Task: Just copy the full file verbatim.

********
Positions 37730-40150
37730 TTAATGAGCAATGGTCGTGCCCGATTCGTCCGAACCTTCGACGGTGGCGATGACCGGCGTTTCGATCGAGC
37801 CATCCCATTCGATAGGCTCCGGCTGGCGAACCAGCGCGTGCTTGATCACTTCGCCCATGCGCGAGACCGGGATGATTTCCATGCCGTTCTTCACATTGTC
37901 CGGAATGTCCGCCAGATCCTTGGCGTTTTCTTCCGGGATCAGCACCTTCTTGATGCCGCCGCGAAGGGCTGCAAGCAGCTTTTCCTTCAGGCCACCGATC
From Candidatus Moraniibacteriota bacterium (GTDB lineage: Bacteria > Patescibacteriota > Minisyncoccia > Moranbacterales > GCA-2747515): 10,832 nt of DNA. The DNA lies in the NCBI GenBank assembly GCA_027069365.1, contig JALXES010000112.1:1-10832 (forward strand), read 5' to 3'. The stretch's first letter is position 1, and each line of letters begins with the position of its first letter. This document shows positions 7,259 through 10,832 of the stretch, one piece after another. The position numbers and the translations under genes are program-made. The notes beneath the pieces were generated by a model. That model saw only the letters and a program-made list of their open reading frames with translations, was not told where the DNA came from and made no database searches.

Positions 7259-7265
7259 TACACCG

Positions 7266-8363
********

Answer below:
Positions 37730-40150
37730 TTAATGAGCAATGGTCGTGCCCGATTCGTCCGAACCTTCGACGGTGGCGATGACCGGCGTTTCGATCGAGC
37801 CATCCCATTCGATAGGCTCCGGCTGGCGAACCAGCGCGTGCTTGATCACTTCGCCCATGCGCGAGACCGGGATGATTTCCATGCCGTTCTTCACATTGTC
37901 CGGAATGTCCGCCAGATCCTTGGCGTTTTCTTCCGGGATCAGCACCTTCTTGATGCCGCCGCGAAGGGCTGCAAGCAGCTTTTCCTTCAGGCCACCGATC
From Candidatus Moraniibacteriota bacterium (GTDB lineage: Bacteria > Patescibacteriota > Minisyncoccia > Moranbacterales > GCA-2747515): 10,832 nt of DNA. The DNA lies in the NCBI GenBank assembly GCA_027069365.1, contig JALXES010000112.1:1-10832 (forward strand), read 5' to 3'. The stretch's first letter is position 1, and each line of letters begins with the position of its first letter. This document shows positions 7,259 through 10,832 of the stretch, one piece after another. The position numbers and the translations under genes are program-made. The notes beneath the pieces were generated by a model. That model saw only the letters and a program-made list of their open reading frames with translations, was not told where the DNA came from and made no database searches.

Positions 7259-7265
7259 TACACCG

Positions 7266-8363